Millennials take constant abuse from major media outlets. They are called slobs, leeches and heartless selfie-taking, Buzzfeed-inhaling machines.
There’s one label they might want to keep — “generation study abroad.”
Millennials study abroad in higher numbers than any previous generation. Over the past two decades, according to the 2014 Open Doors report produced by the Institute for International Education, participation in study abroad programs tripled. The current number of U.S. students abroad is at a record high.
Many come from science, technology, engineering and math (STEM) majors, a sector deemed critical for U.S. performance on the world stage and in which U.S. schools have been sorely lacking.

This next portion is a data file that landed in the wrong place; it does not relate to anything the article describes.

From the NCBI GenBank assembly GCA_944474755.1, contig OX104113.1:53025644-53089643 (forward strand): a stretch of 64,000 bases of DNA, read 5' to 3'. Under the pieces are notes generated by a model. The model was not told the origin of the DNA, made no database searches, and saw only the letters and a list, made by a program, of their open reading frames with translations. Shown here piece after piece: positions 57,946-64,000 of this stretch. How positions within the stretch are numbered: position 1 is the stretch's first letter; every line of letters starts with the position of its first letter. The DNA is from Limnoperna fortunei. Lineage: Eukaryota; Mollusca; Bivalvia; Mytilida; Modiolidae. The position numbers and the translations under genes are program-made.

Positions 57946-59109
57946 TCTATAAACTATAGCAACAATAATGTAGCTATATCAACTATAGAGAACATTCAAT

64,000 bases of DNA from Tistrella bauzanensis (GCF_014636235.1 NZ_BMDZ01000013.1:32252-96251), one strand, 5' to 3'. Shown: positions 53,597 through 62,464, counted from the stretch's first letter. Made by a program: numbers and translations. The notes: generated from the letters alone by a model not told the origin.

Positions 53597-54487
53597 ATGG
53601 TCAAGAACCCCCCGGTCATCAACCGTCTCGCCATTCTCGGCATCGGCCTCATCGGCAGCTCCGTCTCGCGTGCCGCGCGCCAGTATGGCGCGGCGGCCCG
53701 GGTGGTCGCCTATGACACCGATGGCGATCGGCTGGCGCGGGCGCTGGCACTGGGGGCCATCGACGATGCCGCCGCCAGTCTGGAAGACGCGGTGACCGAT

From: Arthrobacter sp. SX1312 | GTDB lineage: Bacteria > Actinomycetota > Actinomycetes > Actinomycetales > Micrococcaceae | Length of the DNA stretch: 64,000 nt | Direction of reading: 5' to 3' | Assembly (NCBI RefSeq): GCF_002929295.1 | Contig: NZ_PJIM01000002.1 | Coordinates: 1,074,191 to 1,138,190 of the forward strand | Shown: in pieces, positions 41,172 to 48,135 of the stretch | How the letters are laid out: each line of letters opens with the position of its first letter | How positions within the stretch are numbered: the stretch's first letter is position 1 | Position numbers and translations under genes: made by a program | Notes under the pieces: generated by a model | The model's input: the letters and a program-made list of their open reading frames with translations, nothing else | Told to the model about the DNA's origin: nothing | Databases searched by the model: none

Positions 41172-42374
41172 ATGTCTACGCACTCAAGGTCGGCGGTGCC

According to the Open Doors report, just over a fifth of U.S. students abroad in 2014 majored in one of those fields.
“This is a really new trend,” says Daniel Obst, deputy vice president for international partnerships at the IIE. “Ten years ago we said we don’t have enough STEM students abroad. There was a lot of mythology then that study abroad would delay your degree.”
Alex Fitch, a junior at Lewis & Clark College, is the first in his family to study abroad for college credit. Fitch dovetails his role as captain of the LC rugby team with his coursework in entrepreneurship, hoping to learn how to sell the sport to American sports fans.
He gravitated to Australia, a world capital of rugby. He’s not just there to join the scrum — he sees his experiences abroad through a business lens.
“As a businessman I could see how getting hired, or marketing something here would be different,” he says. “In the United States, it’s about a single person going out and achieving. In Australia, it’s all about ‘mateship’ and working as a team.” . . .